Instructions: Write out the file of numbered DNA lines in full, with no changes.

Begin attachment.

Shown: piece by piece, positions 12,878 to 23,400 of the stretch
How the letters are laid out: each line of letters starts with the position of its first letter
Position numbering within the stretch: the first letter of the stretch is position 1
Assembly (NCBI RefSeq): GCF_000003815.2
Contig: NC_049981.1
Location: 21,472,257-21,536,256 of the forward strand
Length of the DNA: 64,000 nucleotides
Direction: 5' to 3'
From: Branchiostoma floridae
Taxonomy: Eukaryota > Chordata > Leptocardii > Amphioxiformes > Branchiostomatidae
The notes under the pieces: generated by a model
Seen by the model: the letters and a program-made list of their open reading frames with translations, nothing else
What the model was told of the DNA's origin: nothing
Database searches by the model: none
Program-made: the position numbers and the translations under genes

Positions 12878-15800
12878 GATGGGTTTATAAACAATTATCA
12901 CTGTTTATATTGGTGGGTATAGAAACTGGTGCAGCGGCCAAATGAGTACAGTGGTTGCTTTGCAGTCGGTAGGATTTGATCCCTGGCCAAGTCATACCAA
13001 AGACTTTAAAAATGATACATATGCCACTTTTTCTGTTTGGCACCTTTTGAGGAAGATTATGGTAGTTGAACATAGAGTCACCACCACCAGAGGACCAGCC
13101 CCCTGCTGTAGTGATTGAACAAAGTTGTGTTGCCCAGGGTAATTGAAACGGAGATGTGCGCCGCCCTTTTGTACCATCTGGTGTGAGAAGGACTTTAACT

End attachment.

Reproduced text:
Shown: piece by piece, positions 12,878 to 23,400 of the stretch
How the letters are laid out: each line of letters starts with the position of its first letter
Position numbering within the stretch: the first letter of the stretch is position 1
Assembly (NCBI RefSeq): GCF_000003815.2
Contig: NC_049981.1
Location: 21,472,257-21,536,256 of the forward strand
Length of the DNA: 64,000 nucleotides
Direction: 5' to 3'
From: Branchiostoma floridae
Taxonomy: Eukaryota > Chordata > Leptocardii > Amphioxiformes > Branchiostomatidae
The notes under the pieces: generated by a model
Seen by the model: the letters and a program-made list of their open reading frames with translations, nothing else
What the model was told of the DNA's origin: nothing
Database searches by the model: none
Program-made: the position numbers and the translations under genes

Positions 12878-15800
12878 GATGGGTTTATAAACAATTATCA
12901 CTGTTTATATTGGTGGGTATAGAAACTGGTGCAGCGGCCAAATGAGTACAGTGGTTGCTTTGCAGTCGGTAGGATTTGATCCCTGGCCAAGTCATACCAA
13001 AGACTTTAAAAATGATACATATGCCACTTTTTCTGTTTGGCACCTTTTGAGGAAGATTATGGTAGTTGAACATAGAGTCACCACCACCAGAGGACCAGCC
13101 CCCTGCTGTAGTGATTGAACAAAGTTGTGTTGCCCAGGGTAATTGAAACGGAGATGTGCGCCGCCCTTTTGTACCATCTGGTGTGAGAAGGACTTTAACT